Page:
• The purpose of this work was to determine the fracture toughness behavior of HT9 and modified 9Cr-1Mo ferritic steels after neutron exposure to high doses. A summary is presented of the entire fracture toughness database for HT9 and 9Cr-1Mo generated at Hanford. Fracture toughness tests were recently performed on miniature specimens of HT9 and modified 9Cr-1Mo irradiated in FFTF to exposures ranging from 35 to about 100 dpa. At test temperatures ranging from 20 to 430{degree}C values of toughness and tearing modulus at 35 to 100 dpa were no lower than those obtained previously in tests conducted on specimens irradiatedmore » in EBR-II, despite differences in orientation between the EBR-II and FFTF specimens. 21 refs., 12 figs., 5 tabs.« less
  • The effect of neutron radiation on the mechanical properties of alloy HT9 was evaluated by conducting postirradiation tensile and fracture toughness tests. Samples of HT9 were irradiated in the Experimental Breeder Reactor 2 (EBR-II) and Fast Flux Test Facility (FFTF) as part of material experiments. In addition, selected samples were obtained from a duct used in fuel pin tests in FFTF. The peak neutron fluence for these samples was 15.9 {times} 10{sup 22} n/cm{sup 2} (E > 0.1 MeV), or about 80 dpa. Results of tests conducted at 205{degree}C and at ambient temperature showed that the irradiation temperature had amore » larger influence on the mechanical behavior than neutron fluence. Irradiation at temperatures below 400{degree}C produces a significant increase in the yield strength of HT9. At 360{degree}C, an increase of more than 80% was found for tests conducted at ambient temperature. Tests on notched tensile specimens that had been irradiated at low temperature exhibited a linear elastic behavior with failure occurring with no yielding or elongation. 9 refs., 20 figs., 4 tabs.« less
  • The temperature dependence of fracture toughness in HT9 steel irradiated to high doses was investigated using miniature three-point bend (TPB) fracture specimens. These specimens were from the ACO-3 fuel duct wall of the Fast Flux Test Facility (FFTF), in which irradiation doses were in the range of 3.2 144.8 dpa and irradiation temperatures in the range of 380.4 502.6 oC. A miniature specimen reuse technique has been established for this investigation: the specimens used were the tested halves of miniature Charpy impact specimens (~13 3 4 mm) with diamond-saw cut in the middle. The fatigue precracking for specimens and fracturemore » resistance (J-R) tests were carried out in a MTS servo-hydraulic testing machine with a vacuum furnace following the standard procedure described in the ASTM Standard E 1820-09. For each of five irradiated and one archive conditions, 7 to 9 J-R tests were performed at selected temperatures ranging from 22 C to 600 C. The fracture toughness of the irradiated HT9 steel was strongly dependent on irradiation temperatures rather than irradiation dose. When the irradiation temperature was below about 430 C, the fracture toughness of irradiated HT9 increased with test temperature, reached an upper shelf of 180 200 MPa m at 350 450 C and then decreased with test temperature. When the irradiation temperature 430 C, the fracture toughness was nearly unchanged until about 450 C and decreased with test temperature in higher temperature range. Similar test temperature dependence was observed for the archive material although the highest toughness values are lower after irradiation. Ductile stable crack growth occurred except for a few cases where both the irradiation temperature and test temperature are relatively low.« less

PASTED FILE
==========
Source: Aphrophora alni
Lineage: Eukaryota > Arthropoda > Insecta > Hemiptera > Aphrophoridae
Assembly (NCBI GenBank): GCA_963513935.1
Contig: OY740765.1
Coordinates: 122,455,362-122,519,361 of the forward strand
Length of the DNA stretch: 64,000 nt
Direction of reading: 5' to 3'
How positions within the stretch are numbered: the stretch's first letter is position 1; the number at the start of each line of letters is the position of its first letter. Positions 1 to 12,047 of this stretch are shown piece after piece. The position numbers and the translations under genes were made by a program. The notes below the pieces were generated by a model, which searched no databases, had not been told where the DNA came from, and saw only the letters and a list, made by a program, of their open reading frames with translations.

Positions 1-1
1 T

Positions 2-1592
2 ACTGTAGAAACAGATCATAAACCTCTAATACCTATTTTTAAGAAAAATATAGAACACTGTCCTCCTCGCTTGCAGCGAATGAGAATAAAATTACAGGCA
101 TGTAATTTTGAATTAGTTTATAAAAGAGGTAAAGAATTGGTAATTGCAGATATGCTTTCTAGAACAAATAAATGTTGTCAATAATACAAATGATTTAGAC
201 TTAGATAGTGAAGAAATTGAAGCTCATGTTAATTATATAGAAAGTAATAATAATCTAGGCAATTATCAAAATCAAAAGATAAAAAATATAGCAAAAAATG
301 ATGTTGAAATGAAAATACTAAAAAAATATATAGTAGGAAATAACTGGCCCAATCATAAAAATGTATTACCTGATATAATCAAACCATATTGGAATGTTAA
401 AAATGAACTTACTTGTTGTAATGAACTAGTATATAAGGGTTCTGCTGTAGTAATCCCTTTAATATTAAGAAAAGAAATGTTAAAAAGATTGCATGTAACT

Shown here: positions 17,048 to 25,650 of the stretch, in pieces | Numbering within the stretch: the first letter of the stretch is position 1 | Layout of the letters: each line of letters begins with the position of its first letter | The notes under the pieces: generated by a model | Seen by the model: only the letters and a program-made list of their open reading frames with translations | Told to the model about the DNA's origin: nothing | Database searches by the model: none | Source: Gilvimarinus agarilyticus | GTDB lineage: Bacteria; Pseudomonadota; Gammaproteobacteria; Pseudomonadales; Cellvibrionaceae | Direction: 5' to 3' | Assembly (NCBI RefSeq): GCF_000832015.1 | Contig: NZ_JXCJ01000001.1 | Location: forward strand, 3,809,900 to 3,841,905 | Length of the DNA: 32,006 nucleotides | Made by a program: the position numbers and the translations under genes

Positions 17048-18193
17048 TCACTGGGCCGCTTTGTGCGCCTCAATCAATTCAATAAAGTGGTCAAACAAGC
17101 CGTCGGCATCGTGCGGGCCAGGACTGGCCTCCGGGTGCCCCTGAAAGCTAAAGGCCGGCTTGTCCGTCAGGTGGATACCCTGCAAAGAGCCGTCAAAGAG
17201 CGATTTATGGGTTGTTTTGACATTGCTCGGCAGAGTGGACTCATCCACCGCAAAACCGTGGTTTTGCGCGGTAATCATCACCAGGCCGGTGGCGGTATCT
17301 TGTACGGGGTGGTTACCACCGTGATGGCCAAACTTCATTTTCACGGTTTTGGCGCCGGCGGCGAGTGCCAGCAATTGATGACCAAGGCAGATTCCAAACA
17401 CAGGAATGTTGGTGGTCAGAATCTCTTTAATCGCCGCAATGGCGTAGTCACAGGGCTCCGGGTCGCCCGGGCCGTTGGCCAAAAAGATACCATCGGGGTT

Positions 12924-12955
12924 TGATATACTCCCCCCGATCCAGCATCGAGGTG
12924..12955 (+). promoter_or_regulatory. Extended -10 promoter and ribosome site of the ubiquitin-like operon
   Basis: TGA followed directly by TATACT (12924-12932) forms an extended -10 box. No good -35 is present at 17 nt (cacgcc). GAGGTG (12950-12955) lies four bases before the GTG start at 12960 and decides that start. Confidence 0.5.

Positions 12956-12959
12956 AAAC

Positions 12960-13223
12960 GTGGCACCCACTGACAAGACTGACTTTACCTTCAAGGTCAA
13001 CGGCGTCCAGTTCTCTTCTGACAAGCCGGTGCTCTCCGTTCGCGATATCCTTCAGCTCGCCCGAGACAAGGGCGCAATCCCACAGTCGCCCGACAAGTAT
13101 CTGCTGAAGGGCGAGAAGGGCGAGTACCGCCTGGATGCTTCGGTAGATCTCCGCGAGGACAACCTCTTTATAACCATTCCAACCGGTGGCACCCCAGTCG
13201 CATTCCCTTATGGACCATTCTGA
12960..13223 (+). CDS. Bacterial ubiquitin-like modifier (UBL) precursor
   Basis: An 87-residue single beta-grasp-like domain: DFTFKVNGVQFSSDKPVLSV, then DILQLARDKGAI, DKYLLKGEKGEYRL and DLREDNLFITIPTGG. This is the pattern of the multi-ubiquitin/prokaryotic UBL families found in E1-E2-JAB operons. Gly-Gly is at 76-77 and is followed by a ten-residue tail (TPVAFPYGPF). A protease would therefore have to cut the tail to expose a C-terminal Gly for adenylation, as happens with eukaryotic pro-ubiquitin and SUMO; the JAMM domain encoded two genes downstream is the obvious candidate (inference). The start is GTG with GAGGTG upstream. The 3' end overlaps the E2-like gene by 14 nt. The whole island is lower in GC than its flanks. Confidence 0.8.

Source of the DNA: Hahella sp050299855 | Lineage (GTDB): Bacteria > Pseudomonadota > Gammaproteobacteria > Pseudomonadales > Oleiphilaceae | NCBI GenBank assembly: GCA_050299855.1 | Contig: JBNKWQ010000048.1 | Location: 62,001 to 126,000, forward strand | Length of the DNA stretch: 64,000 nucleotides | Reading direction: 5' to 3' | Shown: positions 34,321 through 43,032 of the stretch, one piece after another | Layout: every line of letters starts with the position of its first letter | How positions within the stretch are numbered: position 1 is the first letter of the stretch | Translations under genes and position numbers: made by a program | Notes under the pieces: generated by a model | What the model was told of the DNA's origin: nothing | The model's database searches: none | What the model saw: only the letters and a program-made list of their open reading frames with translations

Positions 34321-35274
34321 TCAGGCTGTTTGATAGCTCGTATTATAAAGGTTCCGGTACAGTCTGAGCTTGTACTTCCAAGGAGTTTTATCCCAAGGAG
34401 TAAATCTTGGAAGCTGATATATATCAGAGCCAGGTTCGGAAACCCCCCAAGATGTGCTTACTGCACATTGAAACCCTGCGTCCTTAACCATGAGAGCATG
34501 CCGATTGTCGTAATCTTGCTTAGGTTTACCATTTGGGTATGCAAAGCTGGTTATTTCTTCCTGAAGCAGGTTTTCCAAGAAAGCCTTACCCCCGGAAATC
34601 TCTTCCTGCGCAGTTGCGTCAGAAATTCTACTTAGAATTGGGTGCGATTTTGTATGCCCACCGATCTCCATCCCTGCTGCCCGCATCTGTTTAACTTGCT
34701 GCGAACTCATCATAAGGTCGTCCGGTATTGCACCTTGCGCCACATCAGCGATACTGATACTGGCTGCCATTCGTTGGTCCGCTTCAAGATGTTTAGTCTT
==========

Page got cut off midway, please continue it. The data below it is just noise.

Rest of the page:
• Fracture toughness J-R curve tests were conducted at room temperature on disk-shaped compact-tension DC(T) specimens of three vanadium alloys having a nominal composition of V-4Cr-4Ti. The alloys in the nonirradiated condition showed high fracture toughness; J{sub IC} could not be determined but is expected to be above 600 kJ/m{sup 2}. The alloys showed very poor fracture toughness after irradiation to 4 dpa at 390 C, e.g., J{sub IC} values of {approx}10 kJ/m{sup 2} or lower.